WASHINGTON — JPMorgan Chase & Co. will pay $920 million and has admitted that it failed to oversee trading that led to a $6 billion loss and renewed worries about serious risk-taking by major banks.
U.S. and U.K. regulators said Thursday that the largest U.S. bank's weak oversight allowed traders in its London office to assign inflated values to transactions and cover up huge losses as they ballooned. Two of the traders are facing criminal charges of falsifying records to hide the losses.
The combined amount JP-Morgan is paying three U.S. regulators and the U.K. Financial Conduct Authority adds up to one of the largest fines ever levied against a financial institution.
The Securities and Exchange Commission fined the bank $200 million and required a rare admission of wrongdoing. The Federal Reserve Board imposed a $200 million penalty, while the Office of the Comptroller of the Currency set a $300 million fine. The British regulator fined the company $220 million.
The U.S. Justice Department is still investigating the bank for possible criminal violations.
The SEC said that the breakdown in supervision stretched beyond the trading operations to the bank's top executives.
"JPMorgan's senior management broke a cardinal rule of corporate governance: inform your board of directors of matters that call into question the truth of what the company is disclosing to investors," said George Canellos, co-director of the SEC's enforcement division.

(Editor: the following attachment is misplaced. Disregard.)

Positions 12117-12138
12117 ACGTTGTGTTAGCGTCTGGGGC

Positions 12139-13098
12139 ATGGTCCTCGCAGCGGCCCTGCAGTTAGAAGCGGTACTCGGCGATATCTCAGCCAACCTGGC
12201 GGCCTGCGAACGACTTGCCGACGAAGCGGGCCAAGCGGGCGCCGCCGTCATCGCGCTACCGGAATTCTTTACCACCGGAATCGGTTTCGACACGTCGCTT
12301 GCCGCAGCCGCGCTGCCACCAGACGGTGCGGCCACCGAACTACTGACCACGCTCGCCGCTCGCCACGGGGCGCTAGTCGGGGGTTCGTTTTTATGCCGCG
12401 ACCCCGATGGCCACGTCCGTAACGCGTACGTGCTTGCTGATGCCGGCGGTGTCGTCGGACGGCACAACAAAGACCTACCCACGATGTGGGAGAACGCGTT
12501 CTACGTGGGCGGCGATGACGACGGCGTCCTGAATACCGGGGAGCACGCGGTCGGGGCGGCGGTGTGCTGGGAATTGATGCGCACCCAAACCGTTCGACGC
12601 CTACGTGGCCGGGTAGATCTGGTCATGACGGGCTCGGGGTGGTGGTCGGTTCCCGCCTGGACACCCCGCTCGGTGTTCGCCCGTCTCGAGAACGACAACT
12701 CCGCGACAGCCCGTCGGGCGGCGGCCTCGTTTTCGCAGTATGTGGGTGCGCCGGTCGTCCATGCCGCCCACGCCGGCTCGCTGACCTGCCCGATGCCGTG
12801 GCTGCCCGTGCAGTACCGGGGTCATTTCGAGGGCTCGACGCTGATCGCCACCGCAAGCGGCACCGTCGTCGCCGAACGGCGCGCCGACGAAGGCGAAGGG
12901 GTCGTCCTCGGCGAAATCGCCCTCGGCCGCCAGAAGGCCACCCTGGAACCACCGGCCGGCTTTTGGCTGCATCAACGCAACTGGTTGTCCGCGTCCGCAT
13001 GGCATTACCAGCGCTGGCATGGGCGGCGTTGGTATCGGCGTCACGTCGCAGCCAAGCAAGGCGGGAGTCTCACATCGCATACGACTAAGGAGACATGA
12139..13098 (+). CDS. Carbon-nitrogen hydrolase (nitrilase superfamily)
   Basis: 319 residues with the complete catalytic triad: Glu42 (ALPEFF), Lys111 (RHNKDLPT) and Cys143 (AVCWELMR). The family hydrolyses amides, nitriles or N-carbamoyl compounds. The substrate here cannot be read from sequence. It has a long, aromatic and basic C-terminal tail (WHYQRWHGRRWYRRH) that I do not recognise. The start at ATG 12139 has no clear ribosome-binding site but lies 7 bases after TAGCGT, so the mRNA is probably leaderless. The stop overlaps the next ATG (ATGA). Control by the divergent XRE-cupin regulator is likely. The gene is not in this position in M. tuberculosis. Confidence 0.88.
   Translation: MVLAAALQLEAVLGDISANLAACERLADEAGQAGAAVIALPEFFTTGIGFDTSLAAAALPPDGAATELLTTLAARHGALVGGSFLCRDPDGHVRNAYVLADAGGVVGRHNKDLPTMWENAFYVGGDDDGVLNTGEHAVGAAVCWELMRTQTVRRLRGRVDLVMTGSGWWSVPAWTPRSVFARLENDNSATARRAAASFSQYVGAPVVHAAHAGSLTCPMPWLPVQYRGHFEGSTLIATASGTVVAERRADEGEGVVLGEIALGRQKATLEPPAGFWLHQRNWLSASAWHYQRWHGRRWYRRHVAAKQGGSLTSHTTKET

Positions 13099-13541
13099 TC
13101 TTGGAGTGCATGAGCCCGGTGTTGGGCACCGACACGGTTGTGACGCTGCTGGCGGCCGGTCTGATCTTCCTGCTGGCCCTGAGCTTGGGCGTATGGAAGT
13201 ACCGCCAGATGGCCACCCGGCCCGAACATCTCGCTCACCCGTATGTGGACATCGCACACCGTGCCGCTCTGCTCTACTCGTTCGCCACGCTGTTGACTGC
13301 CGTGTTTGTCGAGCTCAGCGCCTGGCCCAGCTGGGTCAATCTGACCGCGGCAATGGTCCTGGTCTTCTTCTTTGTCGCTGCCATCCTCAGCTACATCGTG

New York-based JPMorgan called the settlements "a major step" in its efforts to put its legal problems behind it.
The bank said it cooperated fully with all of the agencies' investigations and continues to cooperate with the Justice Department in its criminal prosecution of the two former traders.
"We have accepted responsibility and acknowledged our mistakes from the start, and we have learned from them and worked to fix them," JPMorgan CEO Jamie Dimon said in a statement.
The trading loss that surfaced in April 2012 shook the financial world and damaged the bank's reputation. JPMorgan was one of the few financial institutions to come through the 2008 financial crisis without suffering major losses.